MIAMI (CBSMiami) – As the saying goes: If you can’t beat ‘em, join ‘em.
AT&T announced its own “Mobile Share” plans today, matching Verizon Wireless’ push to get more people to share their data plans with family members.
As with the Verizon plan, the shared data plans may not be the best deal for individuals, but could yield potential savings for a large family.
AT&T’s data-sharing plan, which launches in August, includes:
• A bucket of data that can be shared among as many as 10 devices*
• Unlimited voice and text messages
*One device must be a smartphone
The data-sharing plan will also provide a potential headache for families, as one data-hogging family member could burn up the data allotment for the entire family.
If that family member goes over the monthly allowance, expect a fee of $15 per gigabyte.
As with Verizon’s plans, pricing for AT&T’s data-sharing plans is complex and tacks on a fee to connect each smartphone:
• 1GB for $40 plus $45 connect fee
• 4GB for $70 plus $40 connect fee
• 6GB for $90 plus $35 connect fee
Higher-tier plans offer 10GB ($120), 15GB ($160) and 20GB ($200) of data, with each of those plan attaching a $30 fee to connect each smartphone. As for adding other devices: a basic phone to any plan costs $30 to add; laptops, Netbooks, and USB cards cost $20; and tablets and gaming devices cost $10.
AT&T and Verizon hope these new plans will increase customer loyalty and encourage the adoption of new devices. Of particular interest to them is connected tablets, which consumers have been slow to latch onto. Most people opt to buy Wi-Fi only versions of tablets, or seldom use the cellular connection of their device because of cost.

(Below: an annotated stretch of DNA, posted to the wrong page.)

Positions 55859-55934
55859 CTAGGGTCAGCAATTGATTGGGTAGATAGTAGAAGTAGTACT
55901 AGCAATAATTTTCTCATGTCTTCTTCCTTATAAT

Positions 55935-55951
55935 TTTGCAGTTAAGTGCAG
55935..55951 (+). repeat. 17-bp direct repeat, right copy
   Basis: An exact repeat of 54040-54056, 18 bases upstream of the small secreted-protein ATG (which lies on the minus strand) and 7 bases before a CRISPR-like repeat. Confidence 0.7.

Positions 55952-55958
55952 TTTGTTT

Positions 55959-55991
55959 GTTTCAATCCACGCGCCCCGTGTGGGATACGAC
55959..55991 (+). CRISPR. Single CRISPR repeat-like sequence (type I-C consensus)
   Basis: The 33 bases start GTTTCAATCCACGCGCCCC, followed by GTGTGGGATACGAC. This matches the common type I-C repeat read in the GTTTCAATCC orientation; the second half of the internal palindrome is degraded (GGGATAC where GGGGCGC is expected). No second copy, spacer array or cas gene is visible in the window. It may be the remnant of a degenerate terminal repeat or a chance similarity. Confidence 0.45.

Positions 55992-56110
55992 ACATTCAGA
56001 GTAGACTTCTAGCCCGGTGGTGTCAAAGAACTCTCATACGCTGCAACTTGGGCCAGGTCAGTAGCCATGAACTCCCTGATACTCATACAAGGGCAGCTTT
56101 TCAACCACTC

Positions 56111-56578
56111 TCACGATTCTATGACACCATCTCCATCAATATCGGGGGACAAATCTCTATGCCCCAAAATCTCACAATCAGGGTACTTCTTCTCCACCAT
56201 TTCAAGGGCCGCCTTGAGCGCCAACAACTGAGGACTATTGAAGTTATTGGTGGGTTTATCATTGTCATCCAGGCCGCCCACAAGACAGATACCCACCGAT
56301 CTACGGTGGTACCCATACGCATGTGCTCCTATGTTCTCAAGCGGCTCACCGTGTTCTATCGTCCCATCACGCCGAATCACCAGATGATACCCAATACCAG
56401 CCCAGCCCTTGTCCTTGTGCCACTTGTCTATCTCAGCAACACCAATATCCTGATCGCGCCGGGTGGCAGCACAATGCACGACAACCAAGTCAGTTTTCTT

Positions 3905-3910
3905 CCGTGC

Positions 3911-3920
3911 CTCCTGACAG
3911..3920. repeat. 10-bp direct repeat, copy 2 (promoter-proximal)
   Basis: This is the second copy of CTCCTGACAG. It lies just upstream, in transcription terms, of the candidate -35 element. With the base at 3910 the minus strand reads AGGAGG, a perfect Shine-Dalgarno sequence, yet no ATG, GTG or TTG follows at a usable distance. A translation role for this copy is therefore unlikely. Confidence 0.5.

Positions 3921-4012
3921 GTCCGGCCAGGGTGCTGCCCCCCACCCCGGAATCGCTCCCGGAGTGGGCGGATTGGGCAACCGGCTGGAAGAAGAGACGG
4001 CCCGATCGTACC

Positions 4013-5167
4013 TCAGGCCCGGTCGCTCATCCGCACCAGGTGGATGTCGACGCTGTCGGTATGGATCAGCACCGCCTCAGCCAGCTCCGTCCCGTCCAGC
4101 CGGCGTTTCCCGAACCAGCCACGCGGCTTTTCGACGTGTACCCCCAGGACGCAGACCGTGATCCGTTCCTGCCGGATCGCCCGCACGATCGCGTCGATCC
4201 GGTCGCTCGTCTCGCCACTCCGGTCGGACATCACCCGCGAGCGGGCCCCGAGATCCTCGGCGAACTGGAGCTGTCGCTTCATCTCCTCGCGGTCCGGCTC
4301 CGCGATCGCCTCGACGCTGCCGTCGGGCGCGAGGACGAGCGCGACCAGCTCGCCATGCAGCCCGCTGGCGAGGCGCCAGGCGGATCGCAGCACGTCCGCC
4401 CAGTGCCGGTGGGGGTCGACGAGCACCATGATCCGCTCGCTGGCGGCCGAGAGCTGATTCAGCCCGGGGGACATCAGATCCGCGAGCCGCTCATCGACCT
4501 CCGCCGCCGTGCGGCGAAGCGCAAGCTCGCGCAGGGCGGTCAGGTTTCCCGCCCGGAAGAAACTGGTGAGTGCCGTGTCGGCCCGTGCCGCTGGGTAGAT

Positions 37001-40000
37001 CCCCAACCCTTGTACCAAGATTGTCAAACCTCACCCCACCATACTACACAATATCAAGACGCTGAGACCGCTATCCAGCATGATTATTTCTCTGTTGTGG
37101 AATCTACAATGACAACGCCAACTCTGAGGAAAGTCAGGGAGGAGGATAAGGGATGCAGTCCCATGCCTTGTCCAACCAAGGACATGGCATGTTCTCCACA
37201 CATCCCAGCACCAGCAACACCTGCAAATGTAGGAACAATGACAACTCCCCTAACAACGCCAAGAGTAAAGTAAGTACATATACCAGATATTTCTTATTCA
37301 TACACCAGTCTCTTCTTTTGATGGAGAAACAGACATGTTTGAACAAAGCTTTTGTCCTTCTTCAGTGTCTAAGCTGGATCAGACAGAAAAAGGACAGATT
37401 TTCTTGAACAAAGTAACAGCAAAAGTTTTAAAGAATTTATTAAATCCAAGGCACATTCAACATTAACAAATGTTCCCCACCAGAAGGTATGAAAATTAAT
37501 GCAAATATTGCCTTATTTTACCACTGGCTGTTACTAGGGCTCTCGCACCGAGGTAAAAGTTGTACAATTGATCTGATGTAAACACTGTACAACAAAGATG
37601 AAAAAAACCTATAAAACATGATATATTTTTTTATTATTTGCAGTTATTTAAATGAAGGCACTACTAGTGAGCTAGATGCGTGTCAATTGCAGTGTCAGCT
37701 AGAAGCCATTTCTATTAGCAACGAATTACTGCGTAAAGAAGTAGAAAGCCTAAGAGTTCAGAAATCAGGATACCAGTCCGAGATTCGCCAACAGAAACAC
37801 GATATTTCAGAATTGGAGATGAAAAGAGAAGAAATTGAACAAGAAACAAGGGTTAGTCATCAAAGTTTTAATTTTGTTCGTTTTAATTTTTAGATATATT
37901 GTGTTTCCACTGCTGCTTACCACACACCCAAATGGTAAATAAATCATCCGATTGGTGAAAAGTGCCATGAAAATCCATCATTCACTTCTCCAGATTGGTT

The plans speak to the shift in the industry away from unlimited data and toward rigid tiers and more complex pricing structure. Beyond Sprint Nextel, all of the carriers now limit their customers’ data consumption in some ways. Even for customers with a grandfathered unlimited plan, AT&T throttles, or slows down the connection, of customers who go over 3GB of data each month.
The unlimited text and voice minutes speaks to the carriers’ desire to lock consumers into a set price for services they using less frequently, preserving a set level of revenue.
AT&T said that customers can remain with their existing plans or upgrade to the new ones without extending their contract length. The plans will also be available to business customers.
Importantly, customers who upgrade their phones are not required to switch to a shared or tiered plan, avoiding some of the issues Verizon faced when it launched its plan and essentially killed its unlimited offering for many people.
“AT&T seems to have learned from Verizon’s mistakes and is giving customers more options and a simpler charging structure,” said Jan Dawson, an analyst at Ovum.